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Monday, October 17, 2011
MIA Hunter #3: Hanoi Deathgrip
MIA Hunter #3: Hanoi Deathgrip, by Jack Buchanan
July, 1985 Jove Books
Joe R. Landsdale emerges as "Jack Buchanan," and I don't want to say anything negative about Mike Newton's previous two installments, as I think Newton is a fine writer, but Landsdale takes the MIA Hunter series to a whole new level. But then, this might not be so much Landsdale's talent as just more confirmation of my theory that the only way to keep the stale concept of this series fresh is to bring in a new writer every few volumes. Because, despite the novel touches, the genre-spoofery and fun dialog, Hanoi Deathgrip basically retreads the plots of those previous two volumes.
Our hero Mark Stone is hired by attractive combat reporter Jackie Winslow, who has gotten confirmation that her father, a medic in 'Nam, has been spotted in a POW camp. Major Winslow's name has been clouded in the past decades; the US Government claimed he turned sides in the final days of the war. Hence Jackie goes to Stone as the last man who can help her.
In a scene out of a hardboiled novel, the gorgeous blonde pleads her case to Stone, the private eye (his day job), and the sparks fly. However Stone has a steady fling, who later proves her worth in a car chase as government stooges chase after them. This sequence has definite ramifications on the series as a whole, as by the end Stone must give up his private eye cover and his girlfriend must go into hiding, for now the CIA will certainly be after them.
But all that has to wait, as Stone and his MIA-hunting comrades Terrance Loughlin and Hog Wiley go to Laos to meet up with their native fighters and from there sneak into 'Nam. Landsdale really shines when it comes to Wiley; Landsale, like the character, is a Texan, and so references several East Texan locales throughout the novel. And with Hog Landsale spoofs the gung-ho characters of the series; we learn that Hog wears a Mickey Mouse watch and has a rubber ducky in his bathtub back home. Landsale even manages to bring to life the cipher that is Loughlin, but has a hard time of it; later he even has Jackie mention something along the lines that Loughlin is too distant. It makes one wonder why they just don't kill the character off.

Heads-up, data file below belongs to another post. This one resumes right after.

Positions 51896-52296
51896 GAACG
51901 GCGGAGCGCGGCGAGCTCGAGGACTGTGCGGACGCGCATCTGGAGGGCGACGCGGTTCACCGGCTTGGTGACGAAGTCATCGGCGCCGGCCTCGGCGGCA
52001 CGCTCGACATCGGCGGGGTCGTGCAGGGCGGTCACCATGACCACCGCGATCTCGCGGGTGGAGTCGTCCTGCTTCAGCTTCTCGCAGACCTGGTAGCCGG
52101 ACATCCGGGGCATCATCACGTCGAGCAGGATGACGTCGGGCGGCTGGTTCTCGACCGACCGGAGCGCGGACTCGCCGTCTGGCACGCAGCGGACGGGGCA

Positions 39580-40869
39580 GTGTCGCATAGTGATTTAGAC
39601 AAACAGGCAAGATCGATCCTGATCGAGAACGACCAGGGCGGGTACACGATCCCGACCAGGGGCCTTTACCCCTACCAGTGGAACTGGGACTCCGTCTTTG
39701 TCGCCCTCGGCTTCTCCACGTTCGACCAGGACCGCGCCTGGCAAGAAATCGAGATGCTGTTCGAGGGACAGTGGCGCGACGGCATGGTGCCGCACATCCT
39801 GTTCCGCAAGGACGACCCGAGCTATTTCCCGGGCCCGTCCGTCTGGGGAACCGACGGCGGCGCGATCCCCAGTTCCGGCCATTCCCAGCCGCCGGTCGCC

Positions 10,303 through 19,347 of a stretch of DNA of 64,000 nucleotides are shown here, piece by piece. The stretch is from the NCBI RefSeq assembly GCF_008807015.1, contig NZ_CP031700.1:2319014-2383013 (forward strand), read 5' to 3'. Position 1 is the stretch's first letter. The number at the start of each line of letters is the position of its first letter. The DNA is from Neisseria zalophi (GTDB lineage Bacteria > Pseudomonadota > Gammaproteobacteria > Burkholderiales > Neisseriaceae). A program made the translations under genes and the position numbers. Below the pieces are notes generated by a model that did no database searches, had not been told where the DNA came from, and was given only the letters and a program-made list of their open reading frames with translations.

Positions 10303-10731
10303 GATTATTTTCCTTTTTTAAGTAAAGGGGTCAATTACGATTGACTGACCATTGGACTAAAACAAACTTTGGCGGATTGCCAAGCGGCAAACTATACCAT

Another highpoint in the novel is Thene Khan, a Laotian fighter who works with Stone and team. Determined to kill as many commies as he can, Thene is a sprite little bastard who speaks in a patois of curses and '50s slang: "We're gonna kill them Commie sum'bitches, by golly." And Jackie Winslow is an interesting character; as expected, she shows up in Laos, having orchestrated her own journey into the jungle, and demands that she go along with Stone and his team. And she proves herself well in battle, having covered combat stories around the globe and picking up battle skills along the way. But Landsdale manages to keep it all grounded; it's not like she's doing flips in the air while firing two pistols at once or anything.
Like the previous novels, we have the occasional chapters that hop over to the POW's point of view, and for once these scenes are entertaining. Major Winslow, due to his smart mouth, has found himself in the camp of one sadistic bastard. This guy likes to call in his equally-sadistic brother, a Bolo Yeung-type who likes to kill cowardly soldiers for sport. Landsdale piles on the horrific imagery in these sections, with the gruesome treatment of a few US prisoners, including one sequence where a man's stomach is sliced open and a snake is placed inside him before he's sewn back up. (Later it gets even more OTT when Winslow must rip open the corpse and pull out the metal wire that was used to slice up the man's guts.)